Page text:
Alarmed by rising COVID-19 cases, the Lamont administration will roll back Connecticut's phase three business reopening guidelines to modified phase two restrictions.
Beginning at midnight Nov. 6, restaurants must revert to 50% indoor capacity, with no more than eight people per table, and close by 9:30 pm [this was changed to 10 pm on Nov. 5]. Restaurants can still serve takeout orders after 9:30 pm.
Restaurants were allowed to increase indoor capacity to 75% on Oct. 8, when the state moved into the third phase of reopening.
“We are putting in these restrictions on a statewide basis now to make sure we don’t have to do more severe things later,” Lamont said.
Outdoor events will revert to a maximum of 50 people, down from 150 allowed in phase three.
The maximum capacity for indoor events, such as a catered event, goes back to 25 people from the 100 allowed in phase three.
Events previously scheduled for this weekend will be allowed to follow the phase three guidelines, Lamont said.
Performing arts and movie theaters will be limited to 100 people.
Personal service businesses, including hair salons, barber shops, and nail salons, will remain at 75% capacity.
Lamont also said employers should maximize work from home and cancel or postpone non-essential travel. The governor will also ask residents to observe a 10 pm to 5 am curfew.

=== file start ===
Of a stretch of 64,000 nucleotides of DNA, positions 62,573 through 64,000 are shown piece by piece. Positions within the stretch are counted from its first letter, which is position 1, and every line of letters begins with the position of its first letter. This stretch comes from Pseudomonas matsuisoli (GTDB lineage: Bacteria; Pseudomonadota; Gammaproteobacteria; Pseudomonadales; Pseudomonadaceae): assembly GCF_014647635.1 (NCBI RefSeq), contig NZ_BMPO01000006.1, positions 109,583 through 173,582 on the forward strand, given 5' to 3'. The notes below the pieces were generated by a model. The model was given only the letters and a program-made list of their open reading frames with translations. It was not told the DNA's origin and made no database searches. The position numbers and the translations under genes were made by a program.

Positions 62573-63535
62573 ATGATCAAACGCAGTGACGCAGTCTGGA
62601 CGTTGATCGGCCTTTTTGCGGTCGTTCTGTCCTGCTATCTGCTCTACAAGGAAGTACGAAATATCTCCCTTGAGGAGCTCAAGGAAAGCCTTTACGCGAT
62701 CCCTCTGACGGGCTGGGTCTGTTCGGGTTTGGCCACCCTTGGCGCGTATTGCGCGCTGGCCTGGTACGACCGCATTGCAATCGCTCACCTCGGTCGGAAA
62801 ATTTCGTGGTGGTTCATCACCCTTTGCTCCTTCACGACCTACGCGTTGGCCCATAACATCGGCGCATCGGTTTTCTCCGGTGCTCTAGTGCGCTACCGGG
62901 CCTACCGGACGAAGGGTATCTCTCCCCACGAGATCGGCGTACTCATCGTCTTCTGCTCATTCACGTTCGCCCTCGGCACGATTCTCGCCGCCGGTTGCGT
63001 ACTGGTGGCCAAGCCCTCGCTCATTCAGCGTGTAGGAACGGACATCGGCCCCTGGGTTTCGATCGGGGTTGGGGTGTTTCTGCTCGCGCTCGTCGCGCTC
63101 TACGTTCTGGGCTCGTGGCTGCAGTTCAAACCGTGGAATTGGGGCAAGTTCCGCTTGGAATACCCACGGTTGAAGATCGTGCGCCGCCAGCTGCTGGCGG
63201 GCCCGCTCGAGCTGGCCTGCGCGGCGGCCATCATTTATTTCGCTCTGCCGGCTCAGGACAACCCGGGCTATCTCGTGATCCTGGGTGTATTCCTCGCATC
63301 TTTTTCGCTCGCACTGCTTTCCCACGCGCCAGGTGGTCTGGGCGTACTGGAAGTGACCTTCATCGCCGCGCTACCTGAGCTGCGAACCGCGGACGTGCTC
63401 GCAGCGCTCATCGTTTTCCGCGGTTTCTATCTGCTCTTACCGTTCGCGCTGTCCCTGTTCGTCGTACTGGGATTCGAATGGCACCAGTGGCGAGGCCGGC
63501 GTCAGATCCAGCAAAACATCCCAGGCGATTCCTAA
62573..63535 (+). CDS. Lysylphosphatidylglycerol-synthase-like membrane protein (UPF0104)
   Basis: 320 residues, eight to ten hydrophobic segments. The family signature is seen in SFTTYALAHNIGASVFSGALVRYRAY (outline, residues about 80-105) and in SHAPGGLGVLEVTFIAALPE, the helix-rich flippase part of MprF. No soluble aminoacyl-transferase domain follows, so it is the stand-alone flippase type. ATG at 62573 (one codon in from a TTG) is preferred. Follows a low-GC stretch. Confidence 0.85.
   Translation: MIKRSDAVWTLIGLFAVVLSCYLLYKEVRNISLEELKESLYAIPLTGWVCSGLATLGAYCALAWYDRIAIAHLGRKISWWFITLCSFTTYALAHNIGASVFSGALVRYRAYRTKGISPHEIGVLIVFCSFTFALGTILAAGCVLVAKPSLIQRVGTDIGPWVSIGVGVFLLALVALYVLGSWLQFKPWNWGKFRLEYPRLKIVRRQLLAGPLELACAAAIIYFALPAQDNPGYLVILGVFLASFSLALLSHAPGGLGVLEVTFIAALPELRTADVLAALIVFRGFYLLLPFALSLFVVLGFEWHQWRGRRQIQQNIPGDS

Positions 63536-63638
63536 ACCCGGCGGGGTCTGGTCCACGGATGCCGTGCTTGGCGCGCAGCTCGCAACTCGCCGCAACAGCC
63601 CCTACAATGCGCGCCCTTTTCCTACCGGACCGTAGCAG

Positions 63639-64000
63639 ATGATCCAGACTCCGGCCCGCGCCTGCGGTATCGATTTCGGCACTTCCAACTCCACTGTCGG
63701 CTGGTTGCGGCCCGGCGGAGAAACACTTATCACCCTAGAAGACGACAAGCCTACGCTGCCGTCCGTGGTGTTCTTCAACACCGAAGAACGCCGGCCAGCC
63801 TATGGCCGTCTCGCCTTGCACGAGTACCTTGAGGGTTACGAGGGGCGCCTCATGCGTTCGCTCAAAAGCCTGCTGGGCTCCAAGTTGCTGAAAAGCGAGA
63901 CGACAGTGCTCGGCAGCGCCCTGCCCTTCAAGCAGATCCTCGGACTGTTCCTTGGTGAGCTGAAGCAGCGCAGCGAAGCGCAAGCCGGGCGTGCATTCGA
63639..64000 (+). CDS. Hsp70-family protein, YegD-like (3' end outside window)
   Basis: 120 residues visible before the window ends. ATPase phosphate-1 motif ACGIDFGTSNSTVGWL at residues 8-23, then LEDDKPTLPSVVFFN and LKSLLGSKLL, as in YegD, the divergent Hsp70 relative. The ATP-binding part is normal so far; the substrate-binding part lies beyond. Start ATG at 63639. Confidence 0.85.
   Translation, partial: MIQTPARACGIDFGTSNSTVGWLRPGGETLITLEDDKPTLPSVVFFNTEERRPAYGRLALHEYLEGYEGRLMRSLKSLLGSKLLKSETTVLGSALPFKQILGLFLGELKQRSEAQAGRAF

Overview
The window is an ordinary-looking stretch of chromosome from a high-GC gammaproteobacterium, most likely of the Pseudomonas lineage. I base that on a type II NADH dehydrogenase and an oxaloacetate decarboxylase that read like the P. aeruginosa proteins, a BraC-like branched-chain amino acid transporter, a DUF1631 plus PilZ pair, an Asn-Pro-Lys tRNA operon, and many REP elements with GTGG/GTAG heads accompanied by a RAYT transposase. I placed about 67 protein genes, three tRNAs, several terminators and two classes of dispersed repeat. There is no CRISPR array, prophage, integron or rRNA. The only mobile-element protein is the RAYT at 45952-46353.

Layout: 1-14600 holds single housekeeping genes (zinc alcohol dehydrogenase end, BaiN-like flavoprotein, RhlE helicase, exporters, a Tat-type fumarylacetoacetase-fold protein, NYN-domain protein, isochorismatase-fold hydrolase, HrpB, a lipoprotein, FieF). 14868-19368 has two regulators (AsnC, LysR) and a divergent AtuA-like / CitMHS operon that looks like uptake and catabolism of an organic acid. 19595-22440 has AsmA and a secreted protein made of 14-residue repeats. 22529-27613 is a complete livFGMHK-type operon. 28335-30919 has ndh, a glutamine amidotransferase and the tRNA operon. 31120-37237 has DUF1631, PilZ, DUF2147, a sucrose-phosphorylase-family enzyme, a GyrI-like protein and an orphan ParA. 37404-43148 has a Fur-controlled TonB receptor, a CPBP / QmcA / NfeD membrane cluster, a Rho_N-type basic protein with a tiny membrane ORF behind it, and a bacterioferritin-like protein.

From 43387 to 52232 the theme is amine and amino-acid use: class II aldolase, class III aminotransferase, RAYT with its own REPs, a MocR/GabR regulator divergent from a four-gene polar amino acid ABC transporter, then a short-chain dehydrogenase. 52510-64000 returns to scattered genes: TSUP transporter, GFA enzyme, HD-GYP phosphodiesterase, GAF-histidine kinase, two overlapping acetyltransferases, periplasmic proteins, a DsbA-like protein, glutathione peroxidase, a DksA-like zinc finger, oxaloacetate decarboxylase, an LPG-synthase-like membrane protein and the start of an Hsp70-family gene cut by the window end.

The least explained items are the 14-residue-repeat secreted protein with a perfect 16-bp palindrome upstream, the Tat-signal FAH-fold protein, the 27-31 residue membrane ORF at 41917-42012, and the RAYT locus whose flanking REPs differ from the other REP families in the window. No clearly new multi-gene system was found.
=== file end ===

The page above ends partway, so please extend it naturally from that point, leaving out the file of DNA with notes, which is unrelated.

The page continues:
Earlier this month, the governor directed that communities with more than 15 coronavirus cases per 100,000 residents could voluntarily roll back to phase two.
Some Connecticut cities and towns, including Bridgeport, Norwalk, and New Haven, reverted to the previous guidelines for businesses.
“In order to flatten the curve, we’re going to focus on how we stay ahead of the curve,” Lamont said.
Connecticut reported a 3.4% positivity rate this past weekend, when 2,651 new cases were reported and hospitalizations increased by 11 patients to 340 statewide.
Massachusetts Gov. Charlie Baker also acted, ordering businesses to close by 9:30 pm as of Nov. 6 and asking residents to observe an advisory overnight curfew.
Lamont said most restaurants observed the state’s standards but that some establishments were pushing the boundaries.
CBIA president and CEO Chris DiPentima said while businesses also were concerned with infection rates, the Lamont administration had previously linked the surge in cases to informal social gatherings, and not businesses.
DiPentima said many small businesses, particularly restaurants and event venues, will struggle to survive the winter without additional relief from the state and federal governments.
“While these businesses are not causing the spread, they're being asked to help mitigate transmission of the virus,” DiPentima said.
“This is a tough reminder that everyone in the state needs to step up and do the right thing—wear a mask, maintain social distancing, wash your hands—so we can turn the corner on this virus.”
The Connecticut Restaurant Association said the change, without another round of federal coronavirus funds “will be the final straw for many Connecticut small businesses already just barely keeping their doors open."